Real Estate

Bundesbank sees property market slowdown but not a correction ahead

Germany’s central financial institution is predicting a slowdown but no important correction within the nation’s property market regardless of warnings of overvaluation, in accordance with a report revealed Thursday.

Claudia Buch, vice chairman of the Bundesbank, instructed CNBC’s Joumanna Bercetche: “We do see a slowdown in the price growth for residential real estate, but it’s not that the overall dynamic has reversed.”

“So we still have overvaluations in the market,” she mentioned.

Some analysts, together with at Deutsche Bank, have forecast a sharp decline for the sector. House costs have already declined round 5% since March, in accordance with Deutsche Bank information, and they’re going to drop between 20% and 25% in complete from peak to trough, forecasts Jochen Moebert, a macroeconomic analyst on the German lender.

Buch mentioned the central financial institution’s concern was the extent to which overvaluation was being pushed by the loosening of credit score requirements by a very quick development in credit score residential mortgages.

“There we also see a slowdown,” she mentioned. “So we don’t currently think that additional measures are taken to slow down the build-up of vulnerabilities in this market segment, but we do think we need to keep monitoring the market because we know that private households are very much exposed to mortgage loans, so that’s the biggest component in private household debt.”

The German market has a excessive share of fixed-rate mortgages so households are much less weak to rising rates of interest than in another international locations, she continued.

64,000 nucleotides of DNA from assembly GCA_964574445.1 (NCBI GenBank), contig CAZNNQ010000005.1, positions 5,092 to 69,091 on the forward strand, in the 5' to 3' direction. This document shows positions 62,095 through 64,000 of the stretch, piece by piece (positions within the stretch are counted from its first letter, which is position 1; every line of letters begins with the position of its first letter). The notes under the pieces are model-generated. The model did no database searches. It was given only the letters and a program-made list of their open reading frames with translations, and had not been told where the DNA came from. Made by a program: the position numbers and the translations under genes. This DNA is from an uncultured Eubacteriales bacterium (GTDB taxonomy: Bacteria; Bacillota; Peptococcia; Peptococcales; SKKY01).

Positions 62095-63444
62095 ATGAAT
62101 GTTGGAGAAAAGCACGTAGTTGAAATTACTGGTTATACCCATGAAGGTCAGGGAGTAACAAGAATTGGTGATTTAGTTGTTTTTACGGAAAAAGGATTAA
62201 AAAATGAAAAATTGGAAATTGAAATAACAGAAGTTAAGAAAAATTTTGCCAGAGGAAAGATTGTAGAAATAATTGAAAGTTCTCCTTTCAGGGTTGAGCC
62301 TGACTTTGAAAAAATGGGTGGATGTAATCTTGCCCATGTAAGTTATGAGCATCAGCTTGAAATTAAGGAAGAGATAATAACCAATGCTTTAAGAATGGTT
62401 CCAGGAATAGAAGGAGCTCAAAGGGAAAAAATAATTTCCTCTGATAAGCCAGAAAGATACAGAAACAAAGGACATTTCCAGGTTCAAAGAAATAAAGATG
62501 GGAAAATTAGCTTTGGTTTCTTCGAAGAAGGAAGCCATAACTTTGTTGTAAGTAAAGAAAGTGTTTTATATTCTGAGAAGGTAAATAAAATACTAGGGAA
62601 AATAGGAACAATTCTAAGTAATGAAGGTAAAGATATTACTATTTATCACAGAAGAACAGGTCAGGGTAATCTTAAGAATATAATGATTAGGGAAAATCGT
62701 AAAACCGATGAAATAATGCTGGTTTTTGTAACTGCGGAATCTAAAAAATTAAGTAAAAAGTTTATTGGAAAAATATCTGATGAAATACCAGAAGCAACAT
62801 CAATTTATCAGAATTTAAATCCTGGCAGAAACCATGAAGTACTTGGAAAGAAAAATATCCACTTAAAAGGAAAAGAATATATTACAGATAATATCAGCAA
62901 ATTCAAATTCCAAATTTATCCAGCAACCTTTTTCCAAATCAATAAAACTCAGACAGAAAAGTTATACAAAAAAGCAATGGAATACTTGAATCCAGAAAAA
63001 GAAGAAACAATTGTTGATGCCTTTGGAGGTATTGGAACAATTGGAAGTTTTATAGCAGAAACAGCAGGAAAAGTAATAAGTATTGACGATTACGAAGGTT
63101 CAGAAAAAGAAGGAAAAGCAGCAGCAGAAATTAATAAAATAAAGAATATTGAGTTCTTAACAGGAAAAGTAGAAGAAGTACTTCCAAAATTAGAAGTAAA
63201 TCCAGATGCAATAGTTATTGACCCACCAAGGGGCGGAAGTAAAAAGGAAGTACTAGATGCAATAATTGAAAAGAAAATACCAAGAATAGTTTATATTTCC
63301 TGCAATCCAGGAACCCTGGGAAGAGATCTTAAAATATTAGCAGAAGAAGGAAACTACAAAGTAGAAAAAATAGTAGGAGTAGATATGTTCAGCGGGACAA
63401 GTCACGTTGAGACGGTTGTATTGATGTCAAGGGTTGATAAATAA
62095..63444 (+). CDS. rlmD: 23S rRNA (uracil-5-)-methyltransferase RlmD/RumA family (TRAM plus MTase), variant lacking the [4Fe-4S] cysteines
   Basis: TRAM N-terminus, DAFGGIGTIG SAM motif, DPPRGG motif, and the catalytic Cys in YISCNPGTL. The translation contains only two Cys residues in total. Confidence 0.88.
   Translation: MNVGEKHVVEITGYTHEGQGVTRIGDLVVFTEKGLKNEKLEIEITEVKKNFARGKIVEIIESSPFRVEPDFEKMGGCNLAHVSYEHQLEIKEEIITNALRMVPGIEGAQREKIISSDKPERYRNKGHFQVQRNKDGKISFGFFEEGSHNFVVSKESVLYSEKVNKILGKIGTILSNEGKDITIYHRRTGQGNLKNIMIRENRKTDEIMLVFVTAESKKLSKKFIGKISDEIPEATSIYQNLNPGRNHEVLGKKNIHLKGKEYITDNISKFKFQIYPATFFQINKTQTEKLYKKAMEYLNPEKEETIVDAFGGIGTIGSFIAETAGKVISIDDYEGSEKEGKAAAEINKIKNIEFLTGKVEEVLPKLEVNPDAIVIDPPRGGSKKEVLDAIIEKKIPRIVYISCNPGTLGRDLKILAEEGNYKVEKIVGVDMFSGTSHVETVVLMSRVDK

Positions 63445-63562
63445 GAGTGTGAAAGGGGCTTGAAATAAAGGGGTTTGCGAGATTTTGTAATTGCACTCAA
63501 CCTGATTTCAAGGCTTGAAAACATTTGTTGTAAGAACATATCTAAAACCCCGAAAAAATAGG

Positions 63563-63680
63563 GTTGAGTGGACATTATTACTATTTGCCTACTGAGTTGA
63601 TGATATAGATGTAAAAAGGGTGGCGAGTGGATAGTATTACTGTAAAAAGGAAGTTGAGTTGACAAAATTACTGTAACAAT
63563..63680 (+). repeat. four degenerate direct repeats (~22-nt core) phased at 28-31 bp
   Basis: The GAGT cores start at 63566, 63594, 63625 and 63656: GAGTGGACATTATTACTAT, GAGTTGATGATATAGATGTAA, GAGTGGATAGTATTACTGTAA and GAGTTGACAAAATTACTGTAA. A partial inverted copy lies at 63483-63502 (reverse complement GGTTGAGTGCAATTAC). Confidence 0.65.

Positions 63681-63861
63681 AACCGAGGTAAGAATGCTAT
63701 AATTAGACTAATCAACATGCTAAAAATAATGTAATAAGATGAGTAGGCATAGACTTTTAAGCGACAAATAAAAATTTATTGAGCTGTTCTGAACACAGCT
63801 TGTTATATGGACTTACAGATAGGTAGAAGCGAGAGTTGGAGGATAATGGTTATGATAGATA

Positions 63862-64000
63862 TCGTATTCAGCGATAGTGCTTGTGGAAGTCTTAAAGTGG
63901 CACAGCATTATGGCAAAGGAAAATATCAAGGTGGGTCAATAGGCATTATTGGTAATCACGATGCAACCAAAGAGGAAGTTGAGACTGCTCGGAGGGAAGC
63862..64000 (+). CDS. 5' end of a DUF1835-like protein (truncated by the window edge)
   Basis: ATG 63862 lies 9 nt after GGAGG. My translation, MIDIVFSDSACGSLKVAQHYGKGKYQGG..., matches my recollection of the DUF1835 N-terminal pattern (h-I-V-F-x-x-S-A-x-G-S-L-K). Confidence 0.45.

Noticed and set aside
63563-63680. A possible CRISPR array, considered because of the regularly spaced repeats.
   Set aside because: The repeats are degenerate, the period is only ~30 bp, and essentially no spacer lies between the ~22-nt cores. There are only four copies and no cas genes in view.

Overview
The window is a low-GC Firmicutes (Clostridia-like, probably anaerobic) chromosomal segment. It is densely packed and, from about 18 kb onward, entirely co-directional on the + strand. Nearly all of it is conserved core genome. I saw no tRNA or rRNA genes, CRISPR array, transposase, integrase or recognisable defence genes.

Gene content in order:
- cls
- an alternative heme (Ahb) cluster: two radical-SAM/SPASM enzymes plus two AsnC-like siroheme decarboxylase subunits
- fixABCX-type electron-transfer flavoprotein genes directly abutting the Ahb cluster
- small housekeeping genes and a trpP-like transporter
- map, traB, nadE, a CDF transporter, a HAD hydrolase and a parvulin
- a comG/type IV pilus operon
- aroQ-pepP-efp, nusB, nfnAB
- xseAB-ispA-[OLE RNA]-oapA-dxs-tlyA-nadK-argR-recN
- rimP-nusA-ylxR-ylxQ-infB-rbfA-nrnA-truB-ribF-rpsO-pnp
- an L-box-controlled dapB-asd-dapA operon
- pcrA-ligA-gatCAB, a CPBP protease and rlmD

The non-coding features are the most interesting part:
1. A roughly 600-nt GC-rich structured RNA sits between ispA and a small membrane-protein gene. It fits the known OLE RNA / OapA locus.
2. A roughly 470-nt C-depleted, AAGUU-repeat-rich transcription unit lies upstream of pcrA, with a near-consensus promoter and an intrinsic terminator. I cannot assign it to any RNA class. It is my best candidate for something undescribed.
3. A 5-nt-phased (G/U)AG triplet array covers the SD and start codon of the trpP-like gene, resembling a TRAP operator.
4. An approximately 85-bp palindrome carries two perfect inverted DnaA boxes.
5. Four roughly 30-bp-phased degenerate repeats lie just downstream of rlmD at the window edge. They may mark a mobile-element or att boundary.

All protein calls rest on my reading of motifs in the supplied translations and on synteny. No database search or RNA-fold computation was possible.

“Of course the risk doesn’t disappear, it’s still in the system, but this exposure to interest rate risk is largely with the financial sector, the banks who’ve done that lending with regard to mortgages.”

The Bundesbank’s Financial Stability Review for 2022 highlights different points, together with deteriorating macroeconomic circumstances and the slowdown in German financial exercise, will increase in power costs and the autumn in actual disposable earnings.

It describes the German economic system as at a “turning point” following value corrections in monetary markets, which have led to write-downs on securities portfolios. It additionally cites elevated collateral necessities in futures markets and elevated dangers from company loans.

It says there was no elementary reassessment of credit score danger in German banks to date but says its monetary system is “vulnerable to adverse developments.”

“The message is very clear, we need a resilient financial system, we need to keep building up resilience over the next period of time,” Buch instructed CNBC.

Additional reporting by Hannah Ward-Glenton

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